J Exp Biol (2008) 211 (8): 1257–1261.
Published: 15 April 2008
...Mats Olsson; Mark Wilson; Caroline Isaksson; Tobias Uller; Beth Mott SUMMARY We performed experiments on male Australian painted dragon lizards( Ctenophorus pictus ) to test the hypothesis that carotenoids can scavenge reactive oxygen species (ROS), protecting the organism from oxidative stress...
Journal Articles
J Exp Biol (2008) 211 (7): 1029–1040.
Published: 1 April 2008
...Eric J. McElroy; Kristin L. Hickey; Stephen M. Reilly SUMMARY Foraging mode has molded the evolution of many aspects of lizard biology. From a basic sit-and-wait sprinting feeding strategy, several lizard groups have evolved a wide foraging strategy, slowly moving through the environment using...
Journal Articles
J Exp Biol (1997) 200 (20): 2629–2639.
Published: 1 October 1997
...Tobias Wang; David R. Carrier; James W. Hicks ABSTRACT The extent to which lizards ventilate their lungs during locomotion is controversial. Direct measurements of airflow across the nostrils suggest a progressive reduction in tidal volume and minute ventilation with increased running speed, while...
Journal Articles
J Exp Biol (1996) 199 (3): 587–592.
Published: 1 March 1996
...C. T. Farley; M. Emshwiller ABSTRACT Nocturnal geckos can walk on level ground more economically than diurnal lizards. One hypothesis for why nocturnal geckos have a low cost of locomotion is that they can perform mechanical work during locomotion more efficiently than other lizards. To test...
Journal Articles
J Exp Biol (1992) 173 (1): 1–10.
Published: 1 December 1992
...Dale Ritter ABSTRACT Lateral bending of the trunk during terrestrial, quadrupedal locomotion was analyzed in four species of lizards, using high-speed videography and computerized motion analysis. The focus of the analysis was whether lizards produce a standing or a traveling wave of bending...
Journal Articles
J Exp Biol (1991) 155 (1): 323–336.
Published: 1 January 1991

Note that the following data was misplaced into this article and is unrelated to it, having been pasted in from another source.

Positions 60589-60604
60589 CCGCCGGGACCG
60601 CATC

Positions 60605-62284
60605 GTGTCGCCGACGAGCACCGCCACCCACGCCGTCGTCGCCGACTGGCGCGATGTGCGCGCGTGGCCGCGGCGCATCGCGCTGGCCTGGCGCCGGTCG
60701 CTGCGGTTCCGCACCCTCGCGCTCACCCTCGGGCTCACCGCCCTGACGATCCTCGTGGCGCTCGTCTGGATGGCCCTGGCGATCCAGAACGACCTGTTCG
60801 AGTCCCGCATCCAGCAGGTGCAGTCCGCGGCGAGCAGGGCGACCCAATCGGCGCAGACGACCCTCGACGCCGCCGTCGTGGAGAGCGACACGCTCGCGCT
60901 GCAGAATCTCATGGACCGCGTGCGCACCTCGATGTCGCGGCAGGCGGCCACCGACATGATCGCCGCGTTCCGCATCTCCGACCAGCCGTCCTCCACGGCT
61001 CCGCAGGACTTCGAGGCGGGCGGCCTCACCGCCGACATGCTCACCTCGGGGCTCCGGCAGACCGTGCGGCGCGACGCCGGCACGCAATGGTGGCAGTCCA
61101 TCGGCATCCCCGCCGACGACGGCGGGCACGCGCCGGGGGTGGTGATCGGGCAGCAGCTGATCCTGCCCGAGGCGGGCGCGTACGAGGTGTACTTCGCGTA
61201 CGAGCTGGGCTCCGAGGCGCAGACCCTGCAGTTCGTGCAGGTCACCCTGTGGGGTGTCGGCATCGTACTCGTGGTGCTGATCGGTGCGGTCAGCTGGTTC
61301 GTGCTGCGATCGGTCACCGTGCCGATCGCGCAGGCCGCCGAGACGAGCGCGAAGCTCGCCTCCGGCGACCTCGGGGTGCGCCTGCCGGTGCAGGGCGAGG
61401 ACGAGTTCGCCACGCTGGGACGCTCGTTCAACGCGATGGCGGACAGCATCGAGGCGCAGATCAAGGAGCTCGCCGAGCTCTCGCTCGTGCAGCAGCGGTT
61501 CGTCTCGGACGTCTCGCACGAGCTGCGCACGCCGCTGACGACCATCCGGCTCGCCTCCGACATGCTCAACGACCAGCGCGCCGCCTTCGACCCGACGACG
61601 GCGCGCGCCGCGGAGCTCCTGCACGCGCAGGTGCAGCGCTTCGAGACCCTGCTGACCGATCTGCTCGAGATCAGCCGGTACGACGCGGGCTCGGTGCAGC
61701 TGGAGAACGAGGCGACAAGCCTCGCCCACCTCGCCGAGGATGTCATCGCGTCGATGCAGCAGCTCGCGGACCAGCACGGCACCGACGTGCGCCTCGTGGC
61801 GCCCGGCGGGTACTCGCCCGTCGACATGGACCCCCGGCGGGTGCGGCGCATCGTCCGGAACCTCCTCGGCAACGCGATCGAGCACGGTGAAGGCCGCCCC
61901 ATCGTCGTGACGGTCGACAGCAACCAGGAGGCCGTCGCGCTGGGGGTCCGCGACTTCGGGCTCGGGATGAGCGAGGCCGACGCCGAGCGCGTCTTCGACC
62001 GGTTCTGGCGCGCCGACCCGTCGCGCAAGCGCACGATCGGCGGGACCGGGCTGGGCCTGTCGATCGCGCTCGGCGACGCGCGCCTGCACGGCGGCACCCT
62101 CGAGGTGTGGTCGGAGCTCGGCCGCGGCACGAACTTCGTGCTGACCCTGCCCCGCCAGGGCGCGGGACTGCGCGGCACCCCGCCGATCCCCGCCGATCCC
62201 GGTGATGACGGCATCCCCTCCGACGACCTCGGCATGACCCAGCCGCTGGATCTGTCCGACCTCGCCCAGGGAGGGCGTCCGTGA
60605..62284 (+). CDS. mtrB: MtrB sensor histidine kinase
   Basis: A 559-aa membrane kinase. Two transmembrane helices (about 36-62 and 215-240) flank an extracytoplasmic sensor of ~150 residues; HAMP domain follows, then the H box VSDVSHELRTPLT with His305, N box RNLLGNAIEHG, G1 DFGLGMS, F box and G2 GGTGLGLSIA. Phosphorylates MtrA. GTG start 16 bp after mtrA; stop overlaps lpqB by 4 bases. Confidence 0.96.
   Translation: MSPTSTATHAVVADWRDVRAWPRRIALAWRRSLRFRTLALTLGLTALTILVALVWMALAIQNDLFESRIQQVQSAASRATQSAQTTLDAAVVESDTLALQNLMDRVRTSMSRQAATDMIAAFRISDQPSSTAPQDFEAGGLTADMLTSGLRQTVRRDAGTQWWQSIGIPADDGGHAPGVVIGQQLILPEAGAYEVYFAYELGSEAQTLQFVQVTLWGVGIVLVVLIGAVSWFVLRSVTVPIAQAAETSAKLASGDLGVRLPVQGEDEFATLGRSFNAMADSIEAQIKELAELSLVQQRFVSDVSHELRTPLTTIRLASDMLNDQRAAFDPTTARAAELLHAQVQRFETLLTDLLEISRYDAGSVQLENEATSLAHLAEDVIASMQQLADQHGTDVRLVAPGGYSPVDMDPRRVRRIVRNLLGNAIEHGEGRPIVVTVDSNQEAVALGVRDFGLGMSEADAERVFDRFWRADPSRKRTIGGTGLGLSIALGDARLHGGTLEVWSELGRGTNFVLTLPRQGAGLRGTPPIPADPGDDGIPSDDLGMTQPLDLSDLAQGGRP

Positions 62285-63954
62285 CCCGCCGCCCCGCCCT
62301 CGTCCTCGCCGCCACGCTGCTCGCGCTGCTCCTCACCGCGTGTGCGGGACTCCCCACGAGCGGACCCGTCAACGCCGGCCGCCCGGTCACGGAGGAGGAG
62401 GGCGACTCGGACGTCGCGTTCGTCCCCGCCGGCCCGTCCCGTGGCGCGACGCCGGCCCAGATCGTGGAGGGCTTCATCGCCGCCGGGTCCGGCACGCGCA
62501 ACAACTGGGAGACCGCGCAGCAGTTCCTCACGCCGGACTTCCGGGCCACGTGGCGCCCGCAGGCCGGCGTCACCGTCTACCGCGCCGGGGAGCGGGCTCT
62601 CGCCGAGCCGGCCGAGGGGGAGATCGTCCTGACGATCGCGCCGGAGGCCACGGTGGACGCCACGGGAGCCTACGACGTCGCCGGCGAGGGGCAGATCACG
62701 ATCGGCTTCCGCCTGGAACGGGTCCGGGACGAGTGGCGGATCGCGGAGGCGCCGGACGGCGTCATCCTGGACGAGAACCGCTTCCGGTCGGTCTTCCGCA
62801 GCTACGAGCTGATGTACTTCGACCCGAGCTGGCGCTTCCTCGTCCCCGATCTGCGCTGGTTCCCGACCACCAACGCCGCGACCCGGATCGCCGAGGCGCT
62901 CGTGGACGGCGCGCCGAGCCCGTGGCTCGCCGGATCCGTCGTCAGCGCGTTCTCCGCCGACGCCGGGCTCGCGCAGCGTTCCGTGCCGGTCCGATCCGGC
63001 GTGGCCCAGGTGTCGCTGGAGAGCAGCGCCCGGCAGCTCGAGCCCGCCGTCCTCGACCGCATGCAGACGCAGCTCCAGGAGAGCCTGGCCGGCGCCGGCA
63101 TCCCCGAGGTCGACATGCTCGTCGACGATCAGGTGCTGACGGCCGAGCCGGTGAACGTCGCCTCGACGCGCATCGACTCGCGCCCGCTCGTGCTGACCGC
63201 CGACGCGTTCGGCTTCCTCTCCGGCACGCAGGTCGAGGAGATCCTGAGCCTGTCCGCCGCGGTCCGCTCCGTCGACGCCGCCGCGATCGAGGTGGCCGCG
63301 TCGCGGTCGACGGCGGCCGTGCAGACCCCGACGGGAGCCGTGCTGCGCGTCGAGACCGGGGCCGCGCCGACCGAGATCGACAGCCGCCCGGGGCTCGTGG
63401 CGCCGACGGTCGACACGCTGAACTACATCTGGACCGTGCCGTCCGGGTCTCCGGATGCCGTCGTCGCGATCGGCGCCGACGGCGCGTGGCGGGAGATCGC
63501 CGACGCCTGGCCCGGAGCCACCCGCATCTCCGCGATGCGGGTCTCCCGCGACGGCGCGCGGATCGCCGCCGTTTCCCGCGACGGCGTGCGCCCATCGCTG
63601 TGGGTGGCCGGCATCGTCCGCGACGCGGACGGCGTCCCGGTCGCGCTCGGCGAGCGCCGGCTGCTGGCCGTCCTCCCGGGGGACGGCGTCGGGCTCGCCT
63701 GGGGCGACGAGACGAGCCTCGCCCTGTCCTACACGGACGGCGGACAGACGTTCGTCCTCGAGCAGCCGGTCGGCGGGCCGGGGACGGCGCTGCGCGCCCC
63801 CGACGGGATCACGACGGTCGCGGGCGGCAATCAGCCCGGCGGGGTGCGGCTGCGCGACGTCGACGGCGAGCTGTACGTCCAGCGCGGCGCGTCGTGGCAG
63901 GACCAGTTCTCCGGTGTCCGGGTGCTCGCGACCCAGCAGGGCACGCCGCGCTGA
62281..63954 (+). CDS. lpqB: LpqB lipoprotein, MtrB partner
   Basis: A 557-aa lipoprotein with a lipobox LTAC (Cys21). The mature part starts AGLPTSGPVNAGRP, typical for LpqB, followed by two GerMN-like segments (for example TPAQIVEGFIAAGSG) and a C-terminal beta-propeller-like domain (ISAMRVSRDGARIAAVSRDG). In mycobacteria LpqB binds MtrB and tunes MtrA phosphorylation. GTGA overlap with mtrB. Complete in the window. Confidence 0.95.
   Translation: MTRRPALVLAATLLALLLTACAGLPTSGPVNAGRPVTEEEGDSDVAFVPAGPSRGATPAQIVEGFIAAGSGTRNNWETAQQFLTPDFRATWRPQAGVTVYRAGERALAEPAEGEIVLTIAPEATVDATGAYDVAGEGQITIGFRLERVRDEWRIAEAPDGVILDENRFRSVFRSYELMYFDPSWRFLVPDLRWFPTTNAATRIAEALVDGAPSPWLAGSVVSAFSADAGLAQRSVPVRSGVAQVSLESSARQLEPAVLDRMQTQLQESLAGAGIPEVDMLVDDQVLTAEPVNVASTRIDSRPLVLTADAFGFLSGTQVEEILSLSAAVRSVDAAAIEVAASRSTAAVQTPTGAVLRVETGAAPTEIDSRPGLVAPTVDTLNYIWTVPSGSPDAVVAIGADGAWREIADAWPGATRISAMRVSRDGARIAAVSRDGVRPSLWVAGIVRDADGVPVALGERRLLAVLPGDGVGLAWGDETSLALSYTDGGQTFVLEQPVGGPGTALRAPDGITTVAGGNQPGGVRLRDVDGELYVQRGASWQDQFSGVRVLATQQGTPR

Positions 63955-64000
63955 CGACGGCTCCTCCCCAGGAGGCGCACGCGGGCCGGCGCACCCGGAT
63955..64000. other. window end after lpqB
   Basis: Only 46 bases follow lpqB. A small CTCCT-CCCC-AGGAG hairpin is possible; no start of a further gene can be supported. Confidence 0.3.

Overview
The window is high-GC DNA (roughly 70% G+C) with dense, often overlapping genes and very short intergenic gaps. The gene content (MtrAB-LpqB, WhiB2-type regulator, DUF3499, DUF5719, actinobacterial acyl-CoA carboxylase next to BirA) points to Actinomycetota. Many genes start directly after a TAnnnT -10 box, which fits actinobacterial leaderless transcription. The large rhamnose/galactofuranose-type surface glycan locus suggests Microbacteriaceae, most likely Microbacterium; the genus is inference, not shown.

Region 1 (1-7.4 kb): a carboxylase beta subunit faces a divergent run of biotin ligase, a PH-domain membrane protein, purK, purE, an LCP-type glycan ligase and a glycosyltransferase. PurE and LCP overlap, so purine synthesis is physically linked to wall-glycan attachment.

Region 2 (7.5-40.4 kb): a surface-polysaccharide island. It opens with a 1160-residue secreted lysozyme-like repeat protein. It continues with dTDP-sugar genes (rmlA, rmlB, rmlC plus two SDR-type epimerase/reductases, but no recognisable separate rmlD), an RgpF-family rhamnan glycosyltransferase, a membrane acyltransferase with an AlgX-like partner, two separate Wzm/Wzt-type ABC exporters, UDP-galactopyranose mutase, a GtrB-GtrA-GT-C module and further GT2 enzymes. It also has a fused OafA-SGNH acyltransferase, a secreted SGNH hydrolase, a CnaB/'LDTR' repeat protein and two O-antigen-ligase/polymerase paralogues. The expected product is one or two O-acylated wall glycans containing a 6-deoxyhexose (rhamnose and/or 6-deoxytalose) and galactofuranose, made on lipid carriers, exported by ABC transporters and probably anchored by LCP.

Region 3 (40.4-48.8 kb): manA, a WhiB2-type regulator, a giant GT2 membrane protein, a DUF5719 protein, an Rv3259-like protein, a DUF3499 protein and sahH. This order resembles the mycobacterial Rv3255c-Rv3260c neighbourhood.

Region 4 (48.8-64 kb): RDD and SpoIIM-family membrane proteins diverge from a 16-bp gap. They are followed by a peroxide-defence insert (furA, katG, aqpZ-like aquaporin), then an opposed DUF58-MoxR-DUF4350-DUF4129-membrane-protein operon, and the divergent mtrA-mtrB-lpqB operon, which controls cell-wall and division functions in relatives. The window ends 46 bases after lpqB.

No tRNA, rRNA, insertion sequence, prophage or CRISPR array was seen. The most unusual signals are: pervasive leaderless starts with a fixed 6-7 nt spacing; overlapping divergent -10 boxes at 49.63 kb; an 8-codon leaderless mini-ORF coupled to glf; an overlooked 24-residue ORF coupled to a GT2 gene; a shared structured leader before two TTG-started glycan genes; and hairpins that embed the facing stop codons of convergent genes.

...Barry Sinervo; Richard Hedges; Stephen C. Adolph ABSTRACT Decreased mobility of gravid females is thought to be an important cost of reproduction in lizards. We measured sprint speeds of female western fence lizards (Sceloporus occidentalis Baird and Girard) before and after they had oviposited...
Journal Articles
J Exp Biol (1987) 130 (1): 1–12.
Published: 1 July 1987
...K. Johansen; A. S. Abe; J. H. Andresen ABSTRACT The central circulation in the lizard Tupinambis teguixin (Linné, 1758) was studied using angiocardiographic techniques. Contrast medium was selectively injected into the vena cava superior, the sinus venosus, the right atrium, and the ventricular...
Journal Articles
J Exp Biol (1986) 122 (1): 13–24.
Published: 1 May 1986
...M. L. Glass; N. Heisler ABSTRACT The effects of hypercapnia on the arterial acid-base status of the Tegu lizard, Tupinambis nigropunctatus (Spix), were studied at 25 °C. Arterial increased over the first 2 h of hypercapnia causing a fall in arterial plasma pH (pH a ) of about 0·17 units with ≈4% CO...
Journal Articles
J Exp Biol (1985) 114 (1): 53–70.
Published: 1 January 1985
...Kathleen K. Smith; William L. Hylander ABSTRACT Single-element strain gauges were placed across the mesokinetic joint of the skull of the savanna monitor lizard, Varanus exanthematicus Bose, in order to document the extent and timing of mesokinetic movement. In addition, rosette strain gauges were...